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I leave the first question for Steve Newcomb because he
is the arch forms expert. A point about contracts:
it is a means to constrain a communication and behaviors.
Without an actual process, there is no sensible answer,
that is, when the child cites its parents to the
school teacher, they are using that citation differently
than they would if they cite it to the parent themselves.
It is easy with attributes to cite parents, or to use
#FIXED defaults. It is having a standard means to
cite the process or handler (eg, what we did with
NOTATIONs) that is the problem.
Yes, a lot of the early works for using SGML to tag
the windowing tools look the same because in any markup
language we egenCode (tag the stuff
we discover) or abstract (create tags for a system
of abstract entities and relationships). Many systems for
that come down to a view/controller sort of paradigm.
In MID, we just spec'd a way to navigate different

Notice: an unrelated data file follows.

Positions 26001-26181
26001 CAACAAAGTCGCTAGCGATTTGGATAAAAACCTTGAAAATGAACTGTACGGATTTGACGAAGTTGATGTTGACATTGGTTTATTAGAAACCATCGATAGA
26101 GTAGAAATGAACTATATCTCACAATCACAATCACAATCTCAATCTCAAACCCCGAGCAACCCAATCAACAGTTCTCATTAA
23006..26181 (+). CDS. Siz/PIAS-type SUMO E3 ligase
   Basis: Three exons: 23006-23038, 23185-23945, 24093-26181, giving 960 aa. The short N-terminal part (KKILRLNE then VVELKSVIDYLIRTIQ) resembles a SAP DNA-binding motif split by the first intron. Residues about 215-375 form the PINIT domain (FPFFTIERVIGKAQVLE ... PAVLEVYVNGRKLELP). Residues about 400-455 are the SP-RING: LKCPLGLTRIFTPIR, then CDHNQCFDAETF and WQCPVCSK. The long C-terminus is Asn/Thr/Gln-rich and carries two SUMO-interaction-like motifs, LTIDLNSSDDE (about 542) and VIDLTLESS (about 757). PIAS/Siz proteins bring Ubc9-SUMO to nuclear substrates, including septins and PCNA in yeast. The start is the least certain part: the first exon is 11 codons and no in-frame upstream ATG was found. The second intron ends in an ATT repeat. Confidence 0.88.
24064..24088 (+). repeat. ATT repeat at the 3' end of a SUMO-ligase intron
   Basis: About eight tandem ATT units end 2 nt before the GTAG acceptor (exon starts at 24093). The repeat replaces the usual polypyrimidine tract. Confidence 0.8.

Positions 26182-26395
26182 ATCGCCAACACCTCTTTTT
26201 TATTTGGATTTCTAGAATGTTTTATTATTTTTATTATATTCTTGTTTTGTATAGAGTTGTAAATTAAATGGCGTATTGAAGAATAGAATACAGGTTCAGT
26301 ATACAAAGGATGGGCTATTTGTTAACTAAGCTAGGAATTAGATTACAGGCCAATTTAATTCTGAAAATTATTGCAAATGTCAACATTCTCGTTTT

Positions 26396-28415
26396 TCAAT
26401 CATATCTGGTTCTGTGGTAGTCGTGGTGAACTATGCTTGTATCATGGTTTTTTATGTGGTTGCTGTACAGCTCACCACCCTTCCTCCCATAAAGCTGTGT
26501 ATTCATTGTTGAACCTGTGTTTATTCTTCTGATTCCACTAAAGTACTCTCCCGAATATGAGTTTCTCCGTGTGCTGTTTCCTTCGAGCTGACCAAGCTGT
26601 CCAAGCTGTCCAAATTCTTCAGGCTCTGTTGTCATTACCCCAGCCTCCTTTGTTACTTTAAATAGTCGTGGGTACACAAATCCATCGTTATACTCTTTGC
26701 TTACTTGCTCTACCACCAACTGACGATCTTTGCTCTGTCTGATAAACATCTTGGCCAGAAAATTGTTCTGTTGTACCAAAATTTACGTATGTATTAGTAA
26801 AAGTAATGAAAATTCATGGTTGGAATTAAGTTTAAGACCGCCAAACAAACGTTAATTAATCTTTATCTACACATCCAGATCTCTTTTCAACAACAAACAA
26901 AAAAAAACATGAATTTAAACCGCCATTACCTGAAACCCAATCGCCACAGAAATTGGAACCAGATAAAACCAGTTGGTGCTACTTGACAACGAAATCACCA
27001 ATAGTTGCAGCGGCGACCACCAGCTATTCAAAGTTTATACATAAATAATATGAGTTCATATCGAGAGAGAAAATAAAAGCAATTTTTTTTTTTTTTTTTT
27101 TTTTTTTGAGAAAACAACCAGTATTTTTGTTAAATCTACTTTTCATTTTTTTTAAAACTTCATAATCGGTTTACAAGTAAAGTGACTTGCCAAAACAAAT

views given a database. Not all that revolutionary
because it looks like any system of containers with
navigational controls. At the time, DoD already
had the database standard (87269) and we were
adding a viewing tool. The dilemma is
getting a portable definition of the behaviors.
From: Gavin Thomas Nicol [mailto:email@example.com]
On Thursday 24 January 2002 11:47 am, Bullard, Claude L (Len) wrote:
> Steve's message is pertinent. Maybe XML needs to, as
> a human does, be able to go in both directions. That
> is, a parent constrains the element, but an element should
> be able to cite its eligible parents.
How is that contract to be obeyed?
> Packaging the application was what the MID project was
> about. There turn out to be (in my experience) only a
> few solutions if one can bet past arguing over PIs
> and pointy vs curly brackets.
I'd agree with that. The MID was an interesting application... the
system I did years ago was similar in some ways to it.